I was told in my particular case that it would be best if I didn’t have any more children. So at the time of my mastectomy I also had a sterilization procedure done. No more children was a difficult thing to accept for my husband and I since we had just bought our big home with hopes of a third child somewhere down the road. But we were happy in the knowledge that we had the chance to have our two beautiful children before my cancer occurred.
My lopsided appearance was hard for me to get used to at first. It wasn’t the scar that bothered me as much as what it represented: the cancer. I also felt very empty with only one breast and shed many tears over this. To my husband there wasn’t anything unnatural or hideous about it. He told me he loved me and just wanted me healthy again.
After the incision was healed I bought a breast prosthesis. It felt better to have some weight in my bra rather than just cotton fiberfill. At least it felt like “something” was there.
Then I started chemotherapy. I was to have a rather aggressive course of treatment because my tumor had been very fast growing, I was young and hereditary factors had played a key role in my cancer. I went to my oncologist’s office and received my chemo drugs through intravenous feeding and took pills every night. Many people don’t get sick with chemotherapy or have any problems at all, except for fatigue. I was one of the unfortunate ones who encountered some obstacles. I was nauseated and had a difficult time trying to keep food down in the beginning. In spite of the nausea I still had cravings (a by-product of chemotherapy) for seafood submarine sandwiches and Chinese food! We joked about it and said that it was almost like being pregnant. I ate several small meals to try and avoid the nausea and gained a considerable amount of weight. My family was glad I wasn’t wasting away to nothing, but I was less than thrilled with the weight gain. The nausea medications used didn’t work and gave me a severe freeze reaction. My neck and jaw locked up and I couldn’t move them. It was painful and uncomfortable. We finally hit on the one that worked and I was only mildly nauseated then. It meant wearing a motion sickness patch behind my ear and going to my oncologist’s office or the hospital daily for intravenous feeding of the nausea medication, for it was new and hadn’t come out in pill form yet.
On one particularly bad morning I was trying to get my shoes on as I struggled against the nausea. Amanda, sitting at my side, looked at me with those big blue innocent eyes and asked in a worried tone, “Are you going to die mama?” That moment was very heart wrenching. If ever there was a question that can leave a parent feeling totally helpless it has to be that one. I didn’t truthfully know the answer to that myself. I told her that I was doing all I could to become healthy again and that the doctors were doing everything they could to help me. I explained that sometimes I would be very sick from the medicine I was taking but that it was helping me to get well again even if it didn’t always look like it. I had to reassure myself of this constantly. She seemed satisfied with the answer, but for me my cancer took on a whole new meaning once again. How deeply this affected those I loved!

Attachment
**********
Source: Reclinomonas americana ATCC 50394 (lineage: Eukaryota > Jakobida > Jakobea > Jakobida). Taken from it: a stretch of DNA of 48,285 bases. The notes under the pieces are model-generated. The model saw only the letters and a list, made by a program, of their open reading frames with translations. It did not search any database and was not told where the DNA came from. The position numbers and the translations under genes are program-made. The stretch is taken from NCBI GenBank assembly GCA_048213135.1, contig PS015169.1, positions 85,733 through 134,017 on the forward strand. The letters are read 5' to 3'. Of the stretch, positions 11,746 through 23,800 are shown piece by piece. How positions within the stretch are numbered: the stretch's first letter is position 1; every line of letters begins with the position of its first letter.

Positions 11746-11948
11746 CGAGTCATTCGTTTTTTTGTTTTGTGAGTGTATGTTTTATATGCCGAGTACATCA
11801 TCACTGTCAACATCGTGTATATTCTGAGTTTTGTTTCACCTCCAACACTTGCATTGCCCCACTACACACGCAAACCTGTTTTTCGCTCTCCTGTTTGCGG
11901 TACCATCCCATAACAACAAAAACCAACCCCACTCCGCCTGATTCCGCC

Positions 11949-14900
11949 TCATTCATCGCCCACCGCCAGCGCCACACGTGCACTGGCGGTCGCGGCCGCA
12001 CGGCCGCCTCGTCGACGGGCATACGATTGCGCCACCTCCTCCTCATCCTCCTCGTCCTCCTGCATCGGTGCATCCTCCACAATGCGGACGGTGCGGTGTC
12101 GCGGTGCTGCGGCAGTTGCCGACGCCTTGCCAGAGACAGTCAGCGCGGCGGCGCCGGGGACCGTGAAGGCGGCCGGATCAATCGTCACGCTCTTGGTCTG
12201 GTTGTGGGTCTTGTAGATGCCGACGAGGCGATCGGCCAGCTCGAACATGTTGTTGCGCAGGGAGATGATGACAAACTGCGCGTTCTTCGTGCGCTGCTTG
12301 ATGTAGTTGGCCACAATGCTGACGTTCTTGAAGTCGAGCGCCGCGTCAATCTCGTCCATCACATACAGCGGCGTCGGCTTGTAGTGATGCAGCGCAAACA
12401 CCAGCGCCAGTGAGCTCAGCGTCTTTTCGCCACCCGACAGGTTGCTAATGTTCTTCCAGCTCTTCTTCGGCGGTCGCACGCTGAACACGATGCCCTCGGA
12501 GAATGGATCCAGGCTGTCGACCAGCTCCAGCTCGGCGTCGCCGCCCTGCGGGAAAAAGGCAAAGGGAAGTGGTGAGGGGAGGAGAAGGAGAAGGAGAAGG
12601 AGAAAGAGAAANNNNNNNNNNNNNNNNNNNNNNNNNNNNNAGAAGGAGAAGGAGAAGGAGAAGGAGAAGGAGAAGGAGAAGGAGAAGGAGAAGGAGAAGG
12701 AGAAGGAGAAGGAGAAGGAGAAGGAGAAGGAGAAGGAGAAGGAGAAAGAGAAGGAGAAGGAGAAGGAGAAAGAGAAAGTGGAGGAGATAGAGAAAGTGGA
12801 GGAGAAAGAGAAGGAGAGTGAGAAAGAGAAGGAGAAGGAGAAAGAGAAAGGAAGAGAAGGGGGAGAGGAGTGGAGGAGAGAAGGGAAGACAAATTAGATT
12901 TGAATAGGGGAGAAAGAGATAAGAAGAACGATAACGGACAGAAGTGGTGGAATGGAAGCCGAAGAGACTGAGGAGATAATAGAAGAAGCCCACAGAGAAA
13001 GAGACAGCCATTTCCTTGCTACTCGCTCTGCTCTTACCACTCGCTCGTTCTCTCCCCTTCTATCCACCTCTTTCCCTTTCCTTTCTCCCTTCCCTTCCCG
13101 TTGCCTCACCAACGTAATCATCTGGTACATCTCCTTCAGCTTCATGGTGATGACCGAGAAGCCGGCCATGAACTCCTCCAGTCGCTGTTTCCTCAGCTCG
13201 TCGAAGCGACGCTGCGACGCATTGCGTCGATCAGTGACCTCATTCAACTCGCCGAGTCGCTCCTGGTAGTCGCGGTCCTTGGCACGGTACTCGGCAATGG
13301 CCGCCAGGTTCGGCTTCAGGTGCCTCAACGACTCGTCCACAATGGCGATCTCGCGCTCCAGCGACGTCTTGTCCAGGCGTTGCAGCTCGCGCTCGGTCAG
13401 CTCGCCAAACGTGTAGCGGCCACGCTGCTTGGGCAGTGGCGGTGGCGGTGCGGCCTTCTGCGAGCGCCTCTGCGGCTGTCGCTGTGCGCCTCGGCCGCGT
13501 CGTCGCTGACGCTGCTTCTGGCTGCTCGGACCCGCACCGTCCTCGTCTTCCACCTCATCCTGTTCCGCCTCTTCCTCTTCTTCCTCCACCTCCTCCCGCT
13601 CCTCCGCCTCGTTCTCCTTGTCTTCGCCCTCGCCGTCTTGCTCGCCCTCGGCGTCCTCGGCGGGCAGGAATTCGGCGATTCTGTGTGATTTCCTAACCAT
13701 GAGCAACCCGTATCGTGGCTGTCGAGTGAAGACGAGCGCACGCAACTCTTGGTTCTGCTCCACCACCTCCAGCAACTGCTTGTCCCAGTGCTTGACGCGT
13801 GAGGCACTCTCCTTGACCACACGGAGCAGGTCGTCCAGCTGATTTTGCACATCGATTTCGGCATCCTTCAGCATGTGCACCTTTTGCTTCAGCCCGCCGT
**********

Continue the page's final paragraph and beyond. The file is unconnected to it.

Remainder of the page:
I bought a wig, for I knew I would lose all of my long hair. My hair began to fall out in clumps and getting it cut short did not eliminate the mess. I finally opted to shave my head, something I had said very adamantly that I would never do. My husband and I, armed with razors, went into the bathroom and shaved every hair off of my head. I laughed and said it was true love when your husband will help you shave your head! Nothing can prepare you for going bald so suddenly, but at least I didn’t have to watch helplessly as it fell out. I felt I was taking control.
Amanda had a very hard time accepting my baldness at first. She cried, “You’re not my mama anymore! I hate you with bald hair! I want you to have long hair again.” Once again we had to reassure her. We told her that it would grow back once I was finished with the chemotherapy. After awhile she got used to my bald head and we even laughed about it. Elise thought I looked funny. The first time she saw me bald she laughed, patted my head, and gave me a funny look as if to say, “I don’t believe it. You’re playing a joke on me.” When she saw my wig on the kitchen counter she yelled, “Puppy!”. We still laugh about that one.
We tried to laugh as much as we could. Laughter feels wonderful when you’re down. I made a conscious effort to have a positive attitude and to rise above the heartache and pain. I had the right to grieve over my situation, but the key was to not make it a never-ending process. My motto was ‘Yesterday was a lesson I learned to help me get through tomorrow’.
Joining a breast cancer support group really helped me. Keeping a diary of my feelings became a big part of my life. It didn’t matter if I couldn’t write in it every day. Whenever I felt compelled I wrote. My children kept me focused. I paid more attention to their development. I was determined I was going to see them grow up. So I fought this disease in every way I knew how. My faith in God never strayed. He sustained me through my darkest hours. I knew I had nothing to fear once I put myself in his care completely. My husband and I threw ourselves into working on our house. Before we had lived in it a year the house was entirely renovated. I needed to see progress in my life. I had to know that the house would be done by the time I was finished with chemotherapy. I had the feeling while working on the house that we were both being transformed- the house back to its’ original state, and me back to my old healthy self again.